Flood Insurance Is Broken. Here Are Some Ways to Fix It

by Robert Klein, financialsense:

Hundreds of thousands of Americans whose homes were damaged or destroyed by flooding from Hurricanes Harvey and Irma don’t know how they will pay for repairs, rebuilding or replacement. Likewise, the nation as a whole needs a plan for fixing the deeply flawed federal system for managing and financing flood risks.

The National Flood Insurance Program insures almost five million homes and businesses against flood risks and handles related services such as flood risk mapping and floodplain management. It nearly ran out of funding before Congress voted to temporarily extend its authorization in early September. This reprieve means it can keep renewing and issuing new policies through December 8 – instead of being frozen at an inconvenient juncture.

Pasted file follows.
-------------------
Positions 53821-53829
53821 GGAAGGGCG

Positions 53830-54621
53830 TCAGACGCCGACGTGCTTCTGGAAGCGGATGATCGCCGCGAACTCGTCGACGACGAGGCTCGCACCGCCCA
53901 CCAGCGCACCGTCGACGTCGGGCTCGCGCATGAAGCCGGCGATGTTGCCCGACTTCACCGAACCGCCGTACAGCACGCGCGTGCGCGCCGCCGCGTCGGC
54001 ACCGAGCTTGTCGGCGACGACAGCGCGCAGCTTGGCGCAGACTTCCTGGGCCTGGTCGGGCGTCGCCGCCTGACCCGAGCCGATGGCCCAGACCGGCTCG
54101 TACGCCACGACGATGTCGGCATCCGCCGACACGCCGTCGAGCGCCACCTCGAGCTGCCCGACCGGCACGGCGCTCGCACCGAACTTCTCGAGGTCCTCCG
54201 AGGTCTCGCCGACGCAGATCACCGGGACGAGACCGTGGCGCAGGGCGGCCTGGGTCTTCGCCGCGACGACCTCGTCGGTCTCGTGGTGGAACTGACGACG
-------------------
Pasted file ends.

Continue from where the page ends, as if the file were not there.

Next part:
As an expert on the structure and performance of insurance markets, I was relieved to see the program at least get patched. But I’m also concerned because lawmakers are making too little progress toward a long-overdue overhaul of the program that would make it solvent and more effective.

What’s Wrong?

As House Financial Services Committee Chairman Jeb Hensarling put it recently, Congress must “finally get serious about fixing the NFIP because it is not only broke, it is broken.”

After years of struggles, its problems worsened considerably after Hurricane Katrina in 2005. Along with other flooding programs and policies, it’s failing in four main ways.

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SGT